I’ve finally begun work on the article I’ve been unable to work on, or avoided, for months. It’s 9-something in the morning, almost Thanksgiving, and I’ve even silenced my radio for proper concentration. I begin moving slowly but methodically through my argument, playing Tetris with my sentences. Then the leaf blowers begin, over on the fancy street two blocks away. They are so loud that I run to the radio to put on some classical music and then take a quick break and chase my cats while the blowers drone on.
Before they’ve even stopped, the maintenance workers next door, taking care of the fancy garden being put in by some Bama lovers so devoted—and wealthy—that they bought the house just for game days, begin work. They also have industrial-strength leaf blowers, which they use to blow some dust and a few leaves off the large driveway in the back of the house because god forbid that such debris displease the eyes of the wealthy folks when they visit many days from now (when, of course, the dust and leaves will be back—not that it matters underneath the tires of their giant SUV). From blowing the dust/leaves off the driveway, the workers move to the grass and blow it (what they heck are they blowing there, I wonder). The noise sounds like a flotilla of choppers: see I can have my own reenactment of Apocalypse Now for free.
Then they move off and an alarm goes off—perhaps triggered by the activity of the workers on the fancy street. When that’s finally off, more leaf blowers sound, joined by the rumble of an industrial mower. And all of this so delightful cacophony so that the horror, the horror of a few leaves and some specks of dust can be blown, with great fanfare, a few feet away. Meanwhile, I’m not writing my article; instead, I’m writing this rant—why can’t I work at home with a little bit of peace and quiet?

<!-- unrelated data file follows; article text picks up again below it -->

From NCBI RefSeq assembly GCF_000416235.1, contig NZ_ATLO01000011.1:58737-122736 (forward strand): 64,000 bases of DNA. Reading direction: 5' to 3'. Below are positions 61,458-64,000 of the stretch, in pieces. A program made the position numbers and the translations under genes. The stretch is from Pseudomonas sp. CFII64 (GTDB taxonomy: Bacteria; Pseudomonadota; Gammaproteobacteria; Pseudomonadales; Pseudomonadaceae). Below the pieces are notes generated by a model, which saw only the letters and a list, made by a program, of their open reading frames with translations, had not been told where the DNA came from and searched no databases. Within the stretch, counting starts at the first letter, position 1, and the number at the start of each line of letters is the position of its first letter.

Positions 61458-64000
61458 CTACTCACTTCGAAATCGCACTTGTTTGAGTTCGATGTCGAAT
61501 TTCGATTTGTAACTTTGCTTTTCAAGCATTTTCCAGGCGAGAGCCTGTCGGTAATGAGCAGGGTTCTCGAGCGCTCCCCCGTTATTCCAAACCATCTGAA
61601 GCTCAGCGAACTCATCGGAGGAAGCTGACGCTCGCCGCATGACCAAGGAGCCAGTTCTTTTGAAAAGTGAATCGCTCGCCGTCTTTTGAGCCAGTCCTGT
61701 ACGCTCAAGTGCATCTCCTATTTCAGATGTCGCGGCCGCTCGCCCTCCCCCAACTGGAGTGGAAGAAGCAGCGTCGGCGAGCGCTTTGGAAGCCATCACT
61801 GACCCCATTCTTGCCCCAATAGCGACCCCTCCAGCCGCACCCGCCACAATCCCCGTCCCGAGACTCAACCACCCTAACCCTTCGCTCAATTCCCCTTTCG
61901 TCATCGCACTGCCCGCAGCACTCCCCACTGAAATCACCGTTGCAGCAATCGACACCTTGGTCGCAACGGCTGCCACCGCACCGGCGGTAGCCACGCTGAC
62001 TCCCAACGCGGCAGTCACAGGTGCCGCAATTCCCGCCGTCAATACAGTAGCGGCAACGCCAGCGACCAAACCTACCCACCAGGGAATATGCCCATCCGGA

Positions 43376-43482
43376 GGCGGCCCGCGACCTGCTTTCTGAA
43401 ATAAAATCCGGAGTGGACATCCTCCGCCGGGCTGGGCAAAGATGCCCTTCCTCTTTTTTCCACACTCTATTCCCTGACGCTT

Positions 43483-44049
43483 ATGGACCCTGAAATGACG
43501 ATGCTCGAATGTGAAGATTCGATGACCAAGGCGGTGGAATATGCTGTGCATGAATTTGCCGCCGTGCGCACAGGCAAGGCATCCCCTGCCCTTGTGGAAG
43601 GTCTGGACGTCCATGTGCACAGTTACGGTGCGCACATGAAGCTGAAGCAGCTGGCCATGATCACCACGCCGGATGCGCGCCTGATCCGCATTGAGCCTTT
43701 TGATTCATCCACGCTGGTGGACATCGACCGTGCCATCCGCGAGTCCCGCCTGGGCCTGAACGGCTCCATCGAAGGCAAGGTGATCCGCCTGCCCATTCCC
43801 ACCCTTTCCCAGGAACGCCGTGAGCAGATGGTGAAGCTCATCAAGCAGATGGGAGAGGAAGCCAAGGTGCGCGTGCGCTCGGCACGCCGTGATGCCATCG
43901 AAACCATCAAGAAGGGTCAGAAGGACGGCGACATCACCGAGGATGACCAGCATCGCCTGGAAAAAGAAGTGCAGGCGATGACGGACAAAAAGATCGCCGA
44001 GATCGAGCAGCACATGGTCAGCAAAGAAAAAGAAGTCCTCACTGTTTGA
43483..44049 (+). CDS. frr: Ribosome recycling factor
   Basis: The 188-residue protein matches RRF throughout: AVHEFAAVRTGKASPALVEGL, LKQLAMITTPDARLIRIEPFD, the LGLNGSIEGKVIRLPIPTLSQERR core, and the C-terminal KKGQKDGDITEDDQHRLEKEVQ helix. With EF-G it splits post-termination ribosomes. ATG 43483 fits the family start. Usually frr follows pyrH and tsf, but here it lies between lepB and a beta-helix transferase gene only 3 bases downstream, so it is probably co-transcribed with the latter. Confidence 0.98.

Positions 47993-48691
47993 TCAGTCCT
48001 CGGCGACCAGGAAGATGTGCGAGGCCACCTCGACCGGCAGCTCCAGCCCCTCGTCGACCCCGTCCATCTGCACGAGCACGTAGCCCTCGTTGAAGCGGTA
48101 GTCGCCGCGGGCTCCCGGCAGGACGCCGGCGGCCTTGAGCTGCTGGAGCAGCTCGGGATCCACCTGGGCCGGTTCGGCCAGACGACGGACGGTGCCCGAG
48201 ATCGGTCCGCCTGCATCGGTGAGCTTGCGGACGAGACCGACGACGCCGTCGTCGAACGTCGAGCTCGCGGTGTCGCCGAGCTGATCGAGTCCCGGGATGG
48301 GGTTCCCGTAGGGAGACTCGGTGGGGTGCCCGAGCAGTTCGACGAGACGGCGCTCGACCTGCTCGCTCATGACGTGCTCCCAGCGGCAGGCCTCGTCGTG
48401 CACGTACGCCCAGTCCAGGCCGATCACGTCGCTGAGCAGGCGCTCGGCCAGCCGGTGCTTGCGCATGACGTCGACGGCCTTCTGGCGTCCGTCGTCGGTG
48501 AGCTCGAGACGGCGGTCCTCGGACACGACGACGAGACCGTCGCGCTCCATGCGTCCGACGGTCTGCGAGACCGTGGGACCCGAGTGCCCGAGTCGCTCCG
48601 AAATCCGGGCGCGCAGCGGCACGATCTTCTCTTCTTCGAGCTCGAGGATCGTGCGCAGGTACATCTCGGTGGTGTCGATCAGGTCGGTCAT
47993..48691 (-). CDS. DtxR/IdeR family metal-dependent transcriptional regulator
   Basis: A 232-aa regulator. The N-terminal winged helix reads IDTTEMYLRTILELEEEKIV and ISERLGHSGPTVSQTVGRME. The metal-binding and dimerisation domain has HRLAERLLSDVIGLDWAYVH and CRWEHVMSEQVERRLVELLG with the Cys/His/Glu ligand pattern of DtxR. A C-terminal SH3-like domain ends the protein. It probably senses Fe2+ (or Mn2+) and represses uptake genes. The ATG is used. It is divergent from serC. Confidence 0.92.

Of course, I could try a pull a Henry David Thoreau and find my own Walden: a little place in the country where I can write and philosophize in peace. Of course, I do not have the budget for a Walden, even of the tiny shack variety, and nowadays it is unlikely that I will find such peace anywhere: between the freeways, the music, people speaking at top volume, the glorious leaf blowers, and industrial everything, there’s little peace to be found and, it seems, little desire to demand it. People seem to accept that everything is at a Spinal Tap 11 now, from media to home to working life, and I find it overwhelming. I wonder if some degree of our contemporary anxiety—emotional, social, and spiritual—is caused not only by the speed with which we do things, multitasking like crazy, but the volume at which our lives are led.
I long for a cone of silence, or at least a little less droning, in order to be able to hear the birds, the rustle of the leaves, and the distant voices of children at play at the schoolyard. Instead, there’s a constant whine ever in the background, escalating to a full-out roar at times. Perhaps my discomfort is due to the issue, beloved of serious young men with fashionable facial hair, of economic/social imbalance: if I had proper insulation in my rental, I wouldn’t be able to sit inside my apartment and feel as if there’s a freeway running through it. But one of the reasons I only pay part of an arm and a bit of a leg is that my apartment is old and, let’s face it, rather crappy: the cold air and the noise pour in, and there’s not much I can do about it. In contrast, the well-to-do can afford not only large, cream-colored houses, but fluffy folds of insulation to muffle the noise and shield them from the ruckus they—or more properly the many people who work for them—so often generate. They can also find that quiet cabin with at least four bathrooms in the woods or on the water, a neat little retreat from pollution of all kinds and from the noise, the smells, and the sheer presence of other people. The rest of us are left to endure that pollution as one more inconvenience as we long for just a modicum of blissful peace and serene quiet.